Owning a log or timber cabin is more than just home ownership; it’s a lifestyle choice. Most people choose a log or a timber cabin because they love the look. The quality of the building material or workmanship may play a significant role (certainly it affects the cost/value), but the appearance of log and timber cabins and the emotional element is at the core of their popularity.
Log and timber cabins are about the way they’re built and what they are made of. Indeed, log and timber homes can assume many architectural styles while remaining recognizable by their primary building material. Although modern log and timber houses incorporate a variety of other building materials, such as stone, glass, drywall and metal, it’s the wood that is their defining characteristic.
Having a solid understanding of the similarities and differences between log and timber frame construction can help you as you plan your cabin.
The Key DifferencesThough log and timber homes are close cousins, the main distinction between them is how the wood is used. As a result, each achieves a sharply different look. And because timber homes can use a variety of exterior materials having nothing to do with the inside, they may not be recognizable as timber homes from the outside, whereas log homes are almost always easily identified.
For hundreds of years, log cabins have been an enduring symbol of the American frontier and associated with various presidents, most notably Abraham Lincoln. You notice them in movies, on television and in advertisements. If you saw pictures of 100 different houses and only one of them was a log home, you’d identify it immediately. Yet not all log homes look alike.
Full-log homes are made by stacking the logs horizontally to form the interior and exterior walls. But from there, there are myriad choices that make them distinct. For starters, milled log homes have uniform log diameters and shapes, whereas handcrafted logs vary in size, shape and texture. From there, log style (round, square, Swedish cope, D-shaped, shiplap), interface styles (tongue-and-groove, chinking) and corner style (dovetail, saddle-notch, butt-and-pass, corner post) all contribute to a log cabin’s look and performance and will be part of the decision-making process.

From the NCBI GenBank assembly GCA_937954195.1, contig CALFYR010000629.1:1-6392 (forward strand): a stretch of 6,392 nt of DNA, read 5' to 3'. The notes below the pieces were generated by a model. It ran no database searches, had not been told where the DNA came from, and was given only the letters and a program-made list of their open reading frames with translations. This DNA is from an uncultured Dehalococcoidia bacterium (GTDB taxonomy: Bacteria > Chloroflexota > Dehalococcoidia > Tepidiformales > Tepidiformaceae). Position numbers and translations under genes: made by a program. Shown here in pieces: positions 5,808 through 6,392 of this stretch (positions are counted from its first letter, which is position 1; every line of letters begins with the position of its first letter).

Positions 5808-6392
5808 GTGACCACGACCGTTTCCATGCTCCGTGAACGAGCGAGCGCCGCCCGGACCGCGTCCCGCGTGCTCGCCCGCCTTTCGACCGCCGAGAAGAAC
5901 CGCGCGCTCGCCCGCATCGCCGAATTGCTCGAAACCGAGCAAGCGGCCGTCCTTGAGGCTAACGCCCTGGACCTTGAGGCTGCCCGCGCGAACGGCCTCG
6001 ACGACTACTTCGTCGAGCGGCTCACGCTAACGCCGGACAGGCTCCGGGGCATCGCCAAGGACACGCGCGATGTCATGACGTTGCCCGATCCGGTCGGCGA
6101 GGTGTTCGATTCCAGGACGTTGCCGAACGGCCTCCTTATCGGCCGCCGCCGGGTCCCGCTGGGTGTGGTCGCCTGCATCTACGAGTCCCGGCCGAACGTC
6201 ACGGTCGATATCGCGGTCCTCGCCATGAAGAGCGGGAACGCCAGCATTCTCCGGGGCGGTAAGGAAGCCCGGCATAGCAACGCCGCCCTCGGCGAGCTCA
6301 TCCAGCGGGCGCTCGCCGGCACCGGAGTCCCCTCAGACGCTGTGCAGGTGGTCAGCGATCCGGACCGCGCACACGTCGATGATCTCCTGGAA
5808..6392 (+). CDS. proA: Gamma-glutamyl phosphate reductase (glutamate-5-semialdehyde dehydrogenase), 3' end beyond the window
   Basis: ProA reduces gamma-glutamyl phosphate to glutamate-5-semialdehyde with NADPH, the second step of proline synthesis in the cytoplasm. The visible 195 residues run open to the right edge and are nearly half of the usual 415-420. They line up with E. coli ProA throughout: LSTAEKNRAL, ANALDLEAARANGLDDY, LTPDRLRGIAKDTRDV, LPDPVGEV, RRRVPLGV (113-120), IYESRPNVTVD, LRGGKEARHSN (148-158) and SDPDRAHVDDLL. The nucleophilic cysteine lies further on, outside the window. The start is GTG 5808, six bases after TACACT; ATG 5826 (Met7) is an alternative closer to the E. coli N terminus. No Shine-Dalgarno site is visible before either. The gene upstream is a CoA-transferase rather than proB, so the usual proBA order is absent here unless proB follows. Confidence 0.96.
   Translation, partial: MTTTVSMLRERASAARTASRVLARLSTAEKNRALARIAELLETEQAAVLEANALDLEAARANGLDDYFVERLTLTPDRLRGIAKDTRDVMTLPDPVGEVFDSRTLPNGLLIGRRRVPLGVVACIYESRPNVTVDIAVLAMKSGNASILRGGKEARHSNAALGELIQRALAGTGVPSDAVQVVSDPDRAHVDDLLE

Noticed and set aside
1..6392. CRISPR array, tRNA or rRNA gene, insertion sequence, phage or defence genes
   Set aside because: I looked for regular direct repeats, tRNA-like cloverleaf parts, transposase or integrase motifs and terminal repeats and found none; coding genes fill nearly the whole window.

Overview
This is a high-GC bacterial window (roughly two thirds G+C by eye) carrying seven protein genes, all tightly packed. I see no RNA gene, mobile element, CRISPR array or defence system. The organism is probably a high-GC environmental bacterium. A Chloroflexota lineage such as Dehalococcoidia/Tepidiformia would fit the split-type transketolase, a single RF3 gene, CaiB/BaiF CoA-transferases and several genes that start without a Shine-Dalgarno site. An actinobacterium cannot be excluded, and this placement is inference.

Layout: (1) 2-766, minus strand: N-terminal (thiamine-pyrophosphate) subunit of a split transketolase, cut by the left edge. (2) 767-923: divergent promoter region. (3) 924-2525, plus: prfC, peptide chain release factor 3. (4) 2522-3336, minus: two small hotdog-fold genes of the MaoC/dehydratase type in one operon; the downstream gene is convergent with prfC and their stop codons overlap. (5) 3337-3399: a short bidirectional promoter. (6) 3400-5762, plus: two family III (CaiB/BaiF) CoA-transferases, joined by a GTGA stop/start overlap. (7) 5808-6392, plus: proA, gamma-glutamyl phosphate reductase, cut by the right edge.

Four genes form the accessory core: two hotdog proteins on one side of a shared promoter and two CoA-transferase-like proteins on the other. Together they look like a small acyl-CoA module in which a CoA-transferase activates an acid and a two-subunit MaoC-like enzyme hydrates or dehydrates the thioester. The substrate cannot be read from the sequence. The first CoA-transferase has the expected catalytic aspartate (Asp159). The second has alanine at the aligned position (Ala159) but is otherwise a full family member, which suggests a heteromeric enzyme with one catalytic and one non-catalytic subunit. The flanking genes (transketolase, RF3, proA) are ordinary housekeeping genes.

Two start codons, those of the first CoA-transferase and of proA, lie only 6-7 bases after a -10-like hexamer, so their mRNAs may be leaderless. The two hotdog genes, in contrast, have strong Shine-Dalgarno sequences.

Timber Frame Cabins
Timber frame homes were the earliest permanent residences built in England’s American colonies and remained the dominant building method until the development of balloon framing, which required little skill to build and answered the growing demand for hastily built mass housing.
Whereas log homes are comprised of horizontal stacked logs, timber frames are post-and-beam homes, which employ a big-timber framework, akin to a skeleton, of upright posts supporting horizontal beams. This interlocking frame supports the home’s load and transfers its weight to the foundation. Timber framing is a specialized version of post-and-beam construction that relies heavily on handcraftsmanship to shape the timbers and fashion mortise-and-tenon joinery held in place with wooden pegs rather than metal fasteners. Embellishments to the frame include chamfering, pendants and other decorative carvings. The frame’s interlocking configuration eliminates the need for load-bearing interior walls, creating wide-open living spaces.
Timber home exteriors typically offer just a hint of the extensive woodwork inside. This allows them to fit in with surrounding homes and subdivisions with ease.
Incidentally, although timber framing is a very old craft, yesterday’s timber frame homes were a far cry from the open, cathedral-ceiling homes that many people associate with timber framing today.
See also Cabin Design: Linkages
The SimilaritiesFor such remarkably different homes, timber and log homes have a lot in common. Here are their most significant similarities:
- Both are custom homes, individually designed and produced, sold disassembled and built according to a precise building system.
- Both use big timbers (round or square) as a base, skillfully, even artfully, fitted together to form a load-bearing structure.
- Both flourished in early America, then fell into relative obscurity until the mid-1970s, when log homes and timber framing experienced first a revival and then a boom.
- They share certain design conventions: open layouts, cathedral ceilings, walls of windows framing great views, intricate roof trusses and soaring fireplaces.
- They offer a variety of styles and design options within their own genre.
- Both involve locations that are often rural, sometimes remote. Because these locations probably aren’t ones you’re used to, it’s important to understand the logistics of building a cabin of this type, such as site infrastructure when it comes to access to roads, water and even electricity.
- The process of buying and building them is similar: Buy land. Design cabin. Prepare site. Build cabin. Furnish and landscape. Live the dream.
- When built properly, both are highly energy efficient.
The best news of all? You don’t actually have to choose a log cabin or a timber cabin. You can build a hybrid cabin that takes log elements and timber elements and combines them into one best-of-both-worlds cabin.
See also What is a Hybrid Cabin?